• William Smith Oliphant, aged 28, a shoemaker, who arrived in South Australia in 1849 aboard the ship "Himalaya" [8]
  • William Oliphant, aged 26, a shepherd, who arrived in South Australia in 1850 aboard the ship "Lysander" [9]

New Zealand Oliphant migration to New Zealand +

Emigration to New Zealand followed in the footsteps of the European explorers, such as Captain Cook (1769-70): first came sealers, whalers, missionaries, and traders. By 1838, the British New Zealand Company had begun buying land from the Maori tribes, and selling it to settlers, and, after the Treaty of Waitangi in 1840, many British families set out on the arduous six month journey from Britain to Aotearoa to start a new life. Early immigrants include:

Oliphant Settlers in New Zealand in the 19th Century
  • Miss. Mary Ann Oliphant, (b. 1815), aged 47, British settler travelling from London aboard the ship "Edward Thornhill" arriving in Nelson, South Island, New Zealand in 1862 [10]
  • Lilly Oliphant, aged 17, a housemaid, who arrived in Wellington, New Zealand aboard the ship "Rakaia" in 1879

West Indies Oliphant migration to West Indies +

The British first settled the British West Indies around 1604. They made many attempts but failed in some to establish settlements on the Islands including Saint Lucia and Grenada. By 1627 they had managed to establish settlements on St. Kitts (St. Christopher) and Barbados, but by 1641 the Spanish had moved in and destroyed some of these including those at Providence Island. The British continued to expand the settlements including setting the First Federation in the British West Indies by 1674; some of the islands include Barbados, Bermuda, Cayman Island, Turks and Caicos, Jamaica and Belize then known as British Honduras. By the 1960's many of the islands became independent after the West Indies Federation which existed from 1958 to 1962 failed due to internal political conflicts. After this a number of Eastern Caribbean islands formed a free association. [11]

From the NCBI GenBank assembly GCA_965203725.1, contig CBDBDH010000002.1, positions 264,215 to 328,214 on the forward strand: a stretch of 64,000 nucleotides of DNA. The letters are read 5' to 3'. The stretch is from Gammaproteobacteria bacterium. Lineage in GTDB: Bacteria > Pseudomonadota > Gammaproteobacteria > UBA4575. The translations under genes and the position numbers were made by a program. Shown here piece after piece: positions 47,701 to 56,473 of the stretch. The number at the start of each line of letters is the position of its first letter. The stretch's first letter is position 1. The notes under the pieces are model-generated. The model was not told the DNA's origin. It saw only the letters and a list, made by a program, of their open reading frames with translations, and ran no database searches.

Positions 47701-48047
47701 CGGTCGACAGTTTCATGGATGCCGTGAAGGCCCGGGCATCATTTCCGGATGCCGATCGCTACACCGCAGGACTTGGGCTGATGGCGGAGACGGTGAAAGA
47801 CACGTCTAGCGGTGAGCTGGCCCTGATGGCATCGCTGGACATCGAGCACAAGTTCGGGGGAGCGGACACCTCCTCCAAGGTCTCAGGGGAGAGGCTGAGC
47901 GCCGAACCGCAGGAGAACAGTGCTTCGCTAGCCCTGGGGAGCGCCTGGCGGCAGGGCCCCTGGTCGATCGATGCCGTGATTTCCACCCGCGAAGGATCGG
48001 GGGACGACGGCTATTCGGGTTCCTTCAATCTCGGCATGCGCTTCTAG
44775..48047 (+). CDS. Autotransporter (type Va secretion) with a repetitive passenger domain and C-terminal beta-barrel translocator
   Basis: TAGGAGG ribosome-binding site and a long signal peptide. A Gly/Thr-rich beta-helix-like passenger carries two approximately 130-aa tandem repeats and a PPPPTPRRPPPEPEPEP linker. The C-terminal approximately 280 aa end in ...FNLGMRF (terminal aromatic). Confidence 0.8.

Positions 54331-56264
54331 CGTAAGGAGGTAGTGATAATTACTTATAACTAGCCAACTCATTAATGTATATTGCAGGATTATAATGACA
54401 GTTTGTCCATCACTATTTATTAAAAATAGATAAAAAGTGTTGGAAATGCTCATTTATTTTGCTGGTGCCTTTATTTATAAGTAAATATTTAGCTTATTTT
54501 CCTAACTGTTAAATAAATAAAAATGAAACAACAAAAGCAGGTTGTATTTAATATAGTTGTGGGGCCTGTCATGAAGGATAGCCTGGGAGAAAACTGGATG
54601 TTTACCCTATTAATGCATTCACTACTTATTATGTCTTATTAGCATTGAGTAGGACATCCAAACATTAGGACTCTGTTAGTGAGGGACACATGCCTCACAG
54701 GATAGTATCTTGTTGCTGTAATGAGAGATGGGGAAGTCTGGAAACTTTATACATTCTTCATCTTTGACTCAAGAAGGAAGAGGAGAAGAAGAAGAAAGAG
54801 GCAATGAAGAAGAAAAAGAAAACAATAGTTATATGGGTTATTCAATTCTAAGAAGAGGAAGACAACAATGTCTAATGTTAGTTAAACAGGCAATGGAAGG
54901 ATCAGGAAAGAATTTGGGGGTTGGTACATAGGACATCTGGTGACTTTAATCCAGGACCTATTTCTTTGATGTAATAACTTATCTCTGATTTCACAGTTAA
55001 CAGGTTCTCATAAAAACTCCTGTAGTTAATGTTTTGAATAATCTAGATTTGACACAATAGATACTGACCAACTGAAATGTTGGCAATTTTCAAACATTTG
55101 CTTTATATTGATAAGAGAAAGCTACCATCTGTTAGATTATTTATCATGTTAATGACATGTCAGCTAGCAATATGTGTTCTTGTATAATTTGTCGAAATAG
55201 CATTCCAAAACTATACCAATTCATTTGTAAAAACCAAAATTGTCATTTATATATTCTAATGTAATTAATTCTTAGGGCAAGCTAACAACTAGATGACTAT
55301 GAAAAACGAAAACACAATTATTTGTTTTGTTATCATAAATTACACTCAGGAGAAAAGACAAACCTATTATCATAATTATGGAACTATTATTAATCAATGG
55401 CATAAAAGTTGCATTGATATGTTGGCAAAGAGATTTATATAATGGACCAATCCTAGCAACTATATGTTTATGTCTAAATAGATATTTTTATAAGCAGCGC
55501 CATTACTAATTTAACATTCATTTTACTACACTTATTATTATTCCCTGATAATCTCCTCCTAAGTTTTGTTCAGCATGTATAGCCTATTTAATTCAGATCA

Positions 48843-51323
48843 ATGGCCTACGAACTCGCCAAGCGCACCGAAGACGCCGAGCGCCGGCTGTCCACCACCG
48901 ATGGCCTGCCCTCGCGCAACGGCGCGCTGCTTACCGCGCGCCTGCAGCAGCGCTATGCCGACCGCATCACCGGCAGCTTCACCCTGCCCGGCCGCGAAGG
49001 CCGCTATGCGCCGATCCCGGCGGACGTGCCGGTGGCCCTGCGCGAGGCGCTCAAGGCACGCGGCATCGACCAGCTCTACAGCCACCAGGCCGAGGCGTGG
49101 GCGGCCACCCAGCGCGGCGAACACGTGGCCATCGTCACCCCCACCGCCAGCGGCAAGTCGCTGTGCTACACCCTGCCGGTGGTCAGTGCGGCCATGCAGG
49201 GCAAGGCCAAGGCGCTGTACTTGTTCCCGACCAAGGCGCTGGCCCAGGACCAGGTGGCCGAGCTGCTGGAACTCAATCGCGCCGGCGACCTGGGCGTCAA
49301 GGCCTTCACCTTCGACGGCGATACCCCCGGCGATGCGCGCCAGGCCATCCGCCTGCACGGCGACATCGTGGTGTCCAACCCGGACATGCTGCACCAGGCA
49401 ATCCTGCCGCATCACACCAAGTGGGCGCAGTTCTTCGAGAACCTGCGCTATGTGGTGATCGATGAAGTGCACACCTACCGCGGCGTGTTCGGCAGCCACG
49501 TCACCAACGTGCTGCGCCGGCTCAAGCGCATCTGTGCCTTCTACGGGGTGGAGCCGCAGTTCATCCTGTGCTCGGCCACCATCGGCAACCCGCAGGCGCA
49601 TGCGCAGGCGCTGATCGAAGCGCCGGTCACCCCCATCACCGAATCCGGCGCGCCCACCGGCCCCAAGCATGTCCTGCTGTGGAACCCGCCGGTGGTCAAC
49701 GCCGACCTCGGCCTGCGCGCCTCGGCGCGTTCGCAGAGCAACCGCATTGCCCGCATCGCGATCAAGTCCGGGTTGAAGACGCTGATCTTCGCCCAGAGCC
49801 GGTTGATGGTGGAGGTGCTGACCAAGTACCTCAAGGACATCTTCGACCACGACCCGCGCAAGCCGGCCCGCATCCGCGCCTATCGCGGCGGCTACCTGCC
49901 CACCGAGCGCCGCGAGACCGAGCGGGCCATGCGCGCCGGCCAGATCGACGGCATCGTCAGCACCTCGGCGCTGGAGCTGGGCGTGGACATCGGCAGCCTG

Oliphant Settlers in West Indies in the 18th Century
  • Lawrence Oliphant, who arrived in St. Christopher (Saint Kitts) in 1716

Contemporary Notables of the name Oliphant (post 1700) +

  • Thomas "Tom" Oliphant, American columnist for the Boston Globe
  • Ruth Oliphant, American Democratic Party politician, Delegate to Democratic National Convention from Michigan, 1964 [12]
  • Frank Oliphant, American Democratic Party politician, Delegate to Democratic National Convention from Indiana, 1932 [12]
  • A. Dayton Oliphant (1887-1963), American Republican politician, Member of New Jersey State House of Assembly from Mercer County, 1915-17; Chair of Mercer County Republican Party, 1921; Circuit Judge in New Jersey, 1927-45 [12]
  • Laurence Oliphant, 8th of Condie and 30th Chief of Clan Oliphant, Scottish Member of Parliament for Perth between 1832 and 1837